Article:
It is often said (and I fully concur) that the cycle of Biblical Feasts presents a prophetic picture of Messiah Yeshua – his first advent in the Spring Feasts, and his second coming in the Fall Feasts. Seeing Messiah Yeshua in Chag Matzot, the Feast of Unleavened Bread, may not be quite as obvious as in some of the other Feast observances.
The Feast of Unleavened Bread begins immediately after the Passover celebration on the evening of the 14th day of Aviv (Nissan). Sometime during or following this Feast, and there is debate on the actual timing, is what is commonly called the Feast of First Fruits. We easily see the death of Yeshua in the Passover observance, and we can see his resurrection in First Fruits. But what is the prophetic significance of the Feast of Unleavened Bread?
Does Leaven Represent Sin?
Perhaps the most popular teaching regarding this Feast centers around the idea that leaven is representative of sin. The traditional search for leaven is symbolically seen as self-examination, looking for hidden areas of sin in our lives, and the removal of leaven as the act of repentance and/or sanctification.
It is suggested, then, that the messianic significance of the Feast of Unleavened Bread is focused on the sinless life of Yeshua. But how does his living a sinless life fit into the prophetic pattern of the Spring Feasts?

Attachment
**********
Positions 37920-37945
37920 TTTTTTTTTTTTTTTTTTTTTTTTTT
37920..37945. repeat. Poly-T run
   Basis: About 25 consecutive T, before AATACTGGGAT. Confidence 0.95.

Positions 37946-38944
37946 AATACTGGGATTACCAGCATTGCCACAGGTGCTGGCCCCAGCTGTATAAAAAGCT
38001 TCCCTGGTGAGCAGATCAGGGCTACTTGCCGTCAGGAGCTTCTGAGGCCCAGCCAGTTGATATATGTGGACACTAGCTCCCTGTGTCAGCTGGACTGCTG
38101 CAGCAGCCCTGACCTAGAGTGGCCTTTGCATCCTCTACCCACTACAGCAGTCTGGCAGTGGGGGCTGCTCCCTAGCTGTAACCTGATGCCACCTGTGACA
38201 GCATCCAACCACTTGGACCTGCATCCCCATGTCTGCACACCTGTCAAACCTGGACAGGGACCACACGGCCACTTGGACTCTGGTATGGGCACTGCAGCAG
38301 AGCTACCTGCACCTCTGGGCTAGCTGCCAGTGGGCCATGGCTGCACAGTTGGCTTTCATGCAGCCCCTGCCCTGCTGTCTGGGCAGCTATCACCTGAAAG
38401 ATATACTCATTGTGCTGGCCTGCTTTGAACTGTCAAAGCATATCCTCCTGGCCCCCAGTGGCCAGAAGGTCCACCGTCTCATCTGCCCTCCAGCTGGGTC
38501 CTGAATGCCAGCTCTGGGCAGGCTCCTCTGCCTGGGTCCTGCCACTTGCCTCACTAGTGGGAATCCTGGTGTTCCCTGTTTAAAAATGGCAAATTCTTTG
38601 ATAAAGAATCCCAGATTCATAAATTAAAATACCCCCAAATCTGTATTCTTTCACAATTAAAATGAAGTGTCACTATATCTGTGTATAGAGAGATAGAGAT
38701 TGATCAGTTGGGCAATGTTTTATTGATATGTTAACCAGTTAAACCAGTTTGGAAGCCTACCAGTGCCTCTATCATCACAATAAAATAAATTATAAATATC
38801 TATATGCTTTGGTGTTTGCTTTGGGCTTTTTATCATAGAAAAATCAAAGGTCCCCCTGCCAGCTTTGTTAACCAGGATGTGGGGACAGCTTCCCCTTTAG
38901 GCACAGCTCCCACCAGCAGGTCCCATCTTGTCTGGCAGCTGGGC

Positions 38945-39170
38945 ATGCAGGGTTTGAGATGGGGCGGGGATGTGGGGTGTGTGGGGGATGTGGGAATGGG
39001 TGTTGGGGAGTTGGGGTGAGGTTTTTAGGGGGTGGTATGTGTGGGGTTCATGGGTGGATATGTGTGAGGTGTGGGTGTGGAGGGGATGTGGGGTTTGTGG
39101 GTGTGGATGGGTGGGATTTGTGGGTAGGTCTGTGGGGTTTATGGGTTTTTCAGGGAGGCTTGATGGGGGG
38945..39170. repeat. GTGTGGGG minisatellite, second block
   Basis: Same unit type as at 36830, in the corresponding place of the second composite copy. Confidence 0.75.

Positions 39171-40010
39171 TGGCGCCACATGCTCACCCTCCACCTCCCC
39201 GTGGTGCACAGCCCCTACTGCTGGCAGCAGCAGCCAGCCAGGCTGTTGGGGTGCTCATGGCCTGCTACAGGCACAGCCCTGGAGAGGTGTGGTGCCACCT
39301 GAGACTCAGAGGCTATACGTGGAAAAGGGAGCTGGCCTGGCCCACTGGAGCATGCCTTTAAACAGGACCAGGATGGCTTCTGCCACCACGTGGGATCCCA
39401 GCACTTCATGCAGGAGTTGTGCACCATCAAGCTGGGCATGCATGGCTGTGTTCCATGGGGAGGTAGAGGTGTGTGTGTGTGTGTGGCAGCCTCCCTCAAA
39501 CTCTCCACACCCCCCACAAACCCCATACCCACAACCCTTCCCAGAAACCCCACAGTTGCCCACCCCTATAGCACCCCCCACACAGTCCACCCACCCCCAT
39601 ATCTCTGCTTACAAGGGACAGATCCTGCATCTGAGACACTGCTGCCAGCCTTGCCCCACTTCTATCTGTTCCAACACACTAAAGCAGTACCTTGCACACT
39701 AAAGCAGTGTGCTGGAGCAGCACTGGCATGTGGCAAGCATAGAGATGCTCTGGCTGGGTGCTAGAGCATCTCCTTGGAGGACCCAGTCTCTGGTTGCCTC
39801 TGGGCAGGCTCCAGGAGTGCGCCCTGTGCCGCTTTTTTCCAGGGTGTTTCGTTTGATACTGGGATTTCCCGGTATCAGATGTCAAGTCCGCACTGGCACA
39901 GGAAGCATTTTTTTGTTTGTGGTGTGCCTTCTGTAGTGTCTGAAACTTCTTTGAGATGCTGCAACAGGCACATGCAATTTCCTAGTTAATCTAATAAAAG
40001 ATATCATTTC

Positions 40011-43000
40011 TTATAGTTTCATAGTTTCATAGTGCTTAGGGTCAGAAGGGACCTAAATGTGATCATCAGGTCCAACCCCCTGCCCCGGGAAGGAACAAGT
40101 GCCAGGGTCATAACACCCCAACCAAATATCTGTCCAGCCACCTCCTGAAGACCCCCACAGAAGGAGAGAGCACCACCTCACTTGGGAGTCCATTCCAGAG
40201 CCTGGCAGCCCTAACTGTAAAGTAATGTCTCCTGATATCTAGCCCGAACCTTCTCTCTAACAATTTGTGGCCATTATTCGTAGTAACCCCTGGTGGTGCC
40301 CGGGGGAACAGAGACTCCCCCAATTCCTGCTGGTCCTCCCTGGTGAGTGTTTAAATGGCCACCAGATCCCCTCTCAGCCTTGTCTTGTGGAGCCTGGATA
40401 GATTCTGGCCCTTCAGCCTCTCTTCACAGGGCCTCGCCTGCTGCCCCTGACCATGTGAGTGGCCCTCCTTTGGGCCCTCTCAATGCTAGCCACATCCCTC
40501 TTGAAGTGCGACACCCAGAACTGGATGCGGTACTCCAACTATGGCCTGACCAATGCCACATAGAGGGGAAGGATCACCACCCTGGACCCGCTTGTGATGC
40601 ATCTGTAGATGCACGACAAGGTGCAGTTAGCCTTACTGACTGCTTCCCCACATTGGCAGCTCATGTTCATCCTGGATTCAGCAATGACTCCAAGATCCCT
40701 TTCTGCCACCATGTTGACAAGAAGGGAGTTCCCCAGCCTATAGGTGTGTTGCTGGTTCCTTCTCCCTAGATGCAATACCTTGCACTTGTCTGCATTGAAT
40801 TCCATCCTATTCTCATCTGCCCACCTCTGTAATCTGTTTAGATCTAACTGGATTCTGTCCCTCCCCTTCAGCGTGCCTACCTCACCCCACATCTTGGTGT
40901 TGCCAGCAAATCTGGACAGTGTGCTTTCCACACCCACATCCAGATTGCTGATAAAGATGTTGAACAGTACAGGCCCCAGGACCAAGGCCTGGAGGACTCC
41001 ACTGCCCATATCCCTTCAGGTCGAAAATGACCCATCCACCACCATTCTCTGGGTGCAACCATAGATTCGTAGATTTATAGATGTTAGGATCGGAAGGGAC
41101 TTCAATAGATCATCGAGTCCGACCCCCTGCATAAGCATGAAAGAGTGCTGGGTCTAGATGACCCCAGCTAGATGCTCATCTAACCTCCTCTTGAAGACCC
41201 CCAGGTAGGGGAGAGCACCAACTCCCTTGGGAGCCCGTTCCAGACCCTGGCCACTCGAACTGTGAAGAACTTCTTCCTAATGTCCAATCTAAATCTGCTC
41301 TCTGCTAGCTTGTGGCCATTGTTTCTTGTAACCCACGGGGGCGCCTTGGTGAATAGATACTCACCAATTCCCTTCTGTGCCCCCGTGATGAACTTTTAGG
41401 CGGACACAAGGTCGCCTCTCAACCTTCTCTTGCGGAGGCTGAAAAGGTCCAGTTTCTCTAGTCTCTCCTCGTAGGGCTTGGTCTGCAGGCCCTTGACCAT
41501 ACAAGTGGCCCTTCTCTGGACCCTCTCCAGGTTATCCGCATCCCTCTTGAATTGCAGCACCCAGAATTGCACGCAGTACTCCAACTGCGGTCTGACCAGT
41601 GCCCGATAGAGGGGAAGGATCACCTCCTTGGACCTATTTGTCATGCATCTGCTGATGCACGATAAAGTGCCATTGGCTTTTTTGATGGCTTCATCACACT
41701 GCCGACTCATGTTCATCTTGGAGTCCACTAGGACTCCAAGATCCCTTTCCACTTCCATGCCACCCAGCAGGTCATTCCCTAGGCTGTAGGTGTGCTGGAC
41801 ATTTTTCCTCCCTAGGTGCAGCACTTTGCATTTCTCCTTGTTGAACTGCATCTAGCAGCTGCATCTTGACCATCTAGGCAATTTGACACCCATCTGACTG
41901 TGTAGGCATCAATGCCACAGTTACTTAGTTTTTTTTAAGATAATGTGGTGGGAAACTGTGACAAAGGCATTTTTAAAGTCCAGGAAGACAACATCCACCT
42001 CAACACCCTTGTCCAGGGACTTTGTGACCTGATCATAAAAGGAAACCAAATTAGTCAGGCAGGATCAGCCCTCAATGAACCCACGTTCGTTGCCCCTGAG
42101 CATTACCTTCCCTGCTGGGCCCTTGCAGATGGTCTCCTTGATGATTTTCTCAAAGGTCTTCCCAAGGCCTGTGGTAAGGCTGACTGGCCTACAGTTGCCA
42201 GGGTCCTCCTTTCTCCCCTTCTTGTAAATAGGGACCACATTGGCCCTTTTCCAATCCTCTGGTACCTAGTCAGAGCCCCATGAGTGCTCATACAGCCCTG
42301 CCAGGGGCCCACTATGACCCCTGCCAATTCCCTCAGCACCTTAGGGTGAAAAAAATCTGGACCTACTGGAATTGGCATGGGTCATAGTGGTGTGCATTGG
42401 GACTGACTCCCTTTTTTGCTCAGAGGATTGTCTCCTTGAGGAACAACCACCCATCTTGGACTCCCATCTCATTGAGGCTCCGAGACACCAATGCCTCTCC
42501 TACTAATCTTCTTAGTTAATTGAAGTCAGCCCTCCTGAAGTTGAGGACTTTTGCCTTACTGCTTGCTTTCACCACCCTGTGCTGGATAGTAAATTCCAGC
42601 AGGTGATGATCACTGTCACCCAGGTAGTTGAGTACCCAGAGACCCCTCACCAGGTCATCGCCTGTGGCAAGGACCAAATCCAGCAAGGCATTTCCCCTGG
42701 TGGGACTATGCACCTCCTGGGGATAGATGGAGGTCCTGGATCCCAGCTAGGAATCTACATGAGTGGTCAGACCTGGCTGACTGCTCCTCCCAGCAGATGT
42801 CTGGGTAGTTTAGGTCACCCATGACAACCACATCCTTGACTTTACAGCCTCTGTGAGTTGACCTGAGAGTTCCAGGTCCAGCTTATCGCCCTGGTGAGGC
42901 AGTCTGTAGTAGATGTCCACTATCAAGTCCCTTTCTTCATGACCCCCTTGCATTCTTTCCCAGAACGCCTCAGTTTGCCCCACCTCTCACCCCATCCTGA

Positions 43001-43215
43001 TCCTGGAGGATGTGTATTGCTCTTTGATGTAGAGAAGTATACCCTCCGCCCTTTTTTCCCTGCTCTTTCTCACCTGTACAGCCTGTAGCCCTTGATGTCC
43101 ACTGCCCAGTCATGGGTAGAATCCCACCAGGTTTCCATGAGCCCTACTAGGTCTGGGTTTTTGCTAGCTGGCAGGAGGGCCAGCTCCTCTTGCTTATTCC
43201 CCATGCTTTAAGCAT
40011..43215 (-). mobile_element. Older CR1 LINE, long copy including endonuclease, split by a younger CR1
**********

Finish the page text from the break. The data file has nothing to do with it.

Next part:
Maybe equating leaven with sin isn’t really how we should view it. It is true that nothing leavened was to be placed on the altar. But bread baked with leaven was included with the “peace offering” even though it wasn’t burned on the altar (Leviticus 7:13), and two loaves of bread baked with leaven were waved by the priest on Shavuot as a first fruits offering (Leviticus 23:16-20). Presenting “sin” with your peace offering or waving “sin” in celebration before Yahweh doesn’t make any sense.
Yeshua even said, “The kingdom of heaven is like leaven, which a woman took and hid in three pecks of flour until it was all leavened” (Matthew 13:33). Certainly he did not mean to say that the Kingdom of Heaven was like sin, and spreads until everything is sinful. The idea is absurd.
Leaven Is Alive
No, but rather Yeshua was indicating that the Kingdom of Heaven is alive and thriving. Think of a sourdough bread starter. The yeast spores spread. The leavening agent grows. You feed it, and it grows and spreads more until you have to divide it, then it still continues to grow.
In a similar passage, he warns his disciples to “Beware of the leaven of the Pharisees, which is hypocrisy” (Luke 12:1). He wasn’t saying leaven equals hypocrisy. Again Yeshua is using leaven to illustrate something that is growing and spreading. In the first reference above to the Kingdom of Heaven, it is good. In the second here of the hypocritical teachings of the Pharisees, it is bad. But in both cases, it is alive, active, and spreading.
Leavened bread, at least before it is ultimately baked, is alive and growing. What started out as a lump of dough grows into something twice, maybe three or four times its original size. On the other hand, bread without leaven is dead. It doesn’t grow. When you bake it, it remains a hard, brittle piece the same size as it was when you started. Dead.